Somehow it’s finally April 2016 and we stand on the cusp of several very highly anticipated releases. By the time this goes up, Quantum Break will have finally made its way to eager fans, and both Ratchet & Clank and Dark Souls III will only be a couple of days away. It’s an incredibly exciting time to be a gamer. Indeed, many of us have been hyped for these games for a good long while now. We were still able to get hyped somehow in spite of everything that’s happened in gaming these past couple of years. I want to say that’s a good thing; a testament to gamers and their devotion to the medium. However, I can’t say that, because I’m not so sure that it truly is a good thing.
Video game hype has been around for almost as long as video games have existed, particularly since playing games at home became a thing. It’s always been part of the fun of being a gamer. We love learning all we can about the new games that we want to play. We love watching cool previews. We like trying to discern clues from developer interview. We enjoy going to conventions like PAX to learn about what goes into making our favorite games and getting hands-on time with special demos. We don’t just like getting excited for new games, we love it! If it was just left at that, then I don’t think there really would be a problem. The thing is, it’s just not quite that simple.
If you’ve followed gaming at all over the last several years, then you’ve probably seen at least one article about how preorders are bad for gamers. You’ve probably also seen more than a few articles condemning one publisher or another for trying to drive up hype for a bad or mediocre game. I’d say they’re largely right; publishers shouldn’t hype up a product to the point of lying about it, and preorders are indeed bad for both gamers and gaming in general. However, it’s not entirely the fault of the ones doing the hyping and offering the preorders. The situation with preorders and video game marketing only got its current level of craziness because we responded favorably to it.
We all let our excitement get the better of us from time to time. Sometimes it means we preorder a game when we know there’s no good reason to. Other times it means that we buy a season pass thinking the somehow it’ll be different from the others. We all like to think that we know better, and, oddly enough, we probably do. Yet, we still make silly hype-based decisions. This is what allows preorders to continue to be a successful practice for game sellers, and this is what convinces them that they can get away with misrepresenting their products. In short, we may protest and roast these companies for doing what they do, but we’re still the ones who let them get away with it.
It’s a bit of a pickle isn’t it? Gamers inherently love the anticipation and excitement of a new release, and game-makers/sellers know that we love it. We can’t just stop getting excited for games. If we were to do that, I doubt many of us would remain gamers for very much longer. We know the marketing people aren’t going to just start using new strategies either. What they’re doing now is working, and working quite well at that. We may very well be at an impasse because of this, but I believe that there’s a way out. A way that lets us continue to enjoy the anticipation of new games while discouraging the marketing and selling practices that we despise. Really, I think that all it would take is a little patience.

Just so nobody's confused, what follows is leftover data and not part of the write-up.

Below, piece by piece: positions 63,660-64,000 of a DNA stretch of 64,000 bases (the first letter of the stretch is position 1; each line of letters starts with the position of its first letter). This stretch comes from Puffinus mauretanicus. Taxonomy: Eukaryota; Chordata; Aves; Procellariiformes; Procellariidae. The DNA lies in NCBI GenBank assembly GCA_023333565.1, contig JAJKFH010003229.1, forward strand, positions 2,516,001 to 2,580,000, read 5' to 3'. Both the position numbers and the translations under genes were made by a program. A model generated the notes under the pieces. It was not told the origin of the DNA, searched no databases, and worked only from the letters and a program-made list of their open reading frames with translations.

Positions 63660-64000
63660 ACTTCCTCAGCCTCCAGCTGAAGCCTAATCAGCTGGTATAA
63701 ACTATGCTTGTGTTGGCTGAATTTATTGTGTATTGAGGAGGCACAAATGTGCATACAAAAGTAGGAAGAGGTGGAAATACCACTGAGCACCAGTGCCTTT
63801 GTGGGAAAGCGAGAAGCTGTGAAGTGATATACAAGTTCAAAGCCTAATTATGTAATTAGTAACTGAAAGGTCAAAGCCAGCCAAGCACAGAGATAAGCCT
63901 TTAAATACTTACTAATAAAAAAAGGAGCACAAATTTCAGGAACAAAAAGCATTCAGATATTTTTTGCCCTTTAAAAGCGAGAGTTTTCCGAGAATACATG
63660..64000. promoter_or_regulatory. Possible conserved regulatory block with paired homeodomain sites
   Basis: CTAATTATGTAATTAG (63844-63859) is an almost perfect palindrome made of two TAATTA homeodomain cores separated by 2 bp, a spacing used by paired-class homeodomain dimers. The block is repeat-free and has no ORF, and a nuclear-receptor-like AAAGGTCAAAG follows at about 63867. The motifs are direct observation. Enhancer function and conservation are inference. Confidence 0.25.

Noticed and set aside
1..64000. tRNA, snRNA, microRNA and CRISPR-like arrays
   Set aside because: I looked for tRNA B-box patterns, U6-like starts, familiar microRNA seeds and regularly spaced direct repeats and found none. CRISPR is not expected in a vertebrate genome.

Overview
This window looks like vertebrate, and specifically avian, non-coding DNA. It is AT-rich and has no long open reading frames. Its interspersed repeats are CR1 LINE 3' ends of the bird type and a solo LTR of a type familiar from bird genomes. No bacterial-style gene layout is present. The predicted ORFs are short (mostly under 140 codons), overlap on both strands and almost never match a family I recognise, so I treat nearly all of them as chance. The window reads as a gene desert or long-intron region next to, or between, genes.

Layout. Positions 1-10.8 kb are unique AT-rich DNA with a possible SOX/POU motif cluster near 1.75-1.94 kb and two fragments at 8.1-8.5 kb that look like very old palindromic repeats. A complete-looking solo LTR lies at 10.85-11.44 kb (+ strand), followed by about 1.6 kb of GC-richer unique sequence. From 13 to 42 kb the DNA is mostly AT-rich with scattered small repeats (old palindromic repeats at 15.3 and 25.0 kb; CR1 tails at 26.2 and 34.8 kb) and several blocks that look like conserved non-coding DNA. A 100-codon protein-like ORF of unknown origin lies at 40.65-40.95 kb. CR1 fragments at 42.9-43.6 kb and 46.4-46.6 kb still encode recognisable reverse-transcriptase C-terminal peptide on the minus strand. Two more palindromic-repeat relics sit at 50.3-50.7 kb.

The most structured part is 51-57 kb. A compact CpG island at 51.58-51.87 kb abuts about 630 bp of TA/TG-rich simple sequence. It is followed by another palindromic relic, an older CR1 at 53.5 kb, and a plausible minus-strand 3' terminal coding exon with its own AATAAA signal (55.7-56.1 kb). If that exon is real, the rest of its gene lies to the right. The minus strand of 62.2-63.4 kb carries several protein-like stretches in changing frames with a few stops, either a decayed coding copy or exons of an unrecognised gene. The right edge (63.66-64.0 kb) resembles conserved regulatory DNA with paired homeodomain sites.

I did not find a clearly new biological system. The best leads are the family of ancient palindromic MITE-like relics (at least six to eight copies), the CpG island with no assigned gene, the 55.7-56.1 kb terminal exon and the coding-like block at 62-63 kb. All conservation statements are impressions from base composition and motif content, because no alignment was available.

I believe that all it would take to break this impasse of ours is for gamers to wait until about a week after launch to make their purchase. It probably sounds a bit too simple, but consider the following. If most gamers had a policy of waiting a week before buying, that would largely eliminate preorders. If nobody preorders, then they’d stop pushing preorder bonuses right? Next, while games don’t make most of their money in the first week, it’s still hugely important for both marketers and publishers. Marketers use it to tweak their strategies (high sales mean that they get to call it a “best seller”) and publishers use it to see if their strategy and policies for development paid off (like say rushing a game to market that hasn’t been properly QA tested). Without those nearly guaranteed day 1 sales, they’d have to at least consider being more careful about how they market and develop their games. Consumer behavior always sends a message, so why don’t we take control of that message and use it?
Of course this is all well and good in theory, but who knows if it will ever come to pass. The issue of hype is, in the end, a personal one. We all have to decide how we want to incorporate hype into our lives as gamers, and if that means more of the same then so be it; at least we will have chosen it. As for me, I think I’ll start waiting a beat before buying new games. That way I can still enjoy the fun of getting hyped up for games without it being the determining factor in my decision to buy.
What about you? How does hype fit into your life as a gamer? What do you to address it? Is there anything you think should be done to address it in gaming as a whole?
Image captured by Hatm0nster.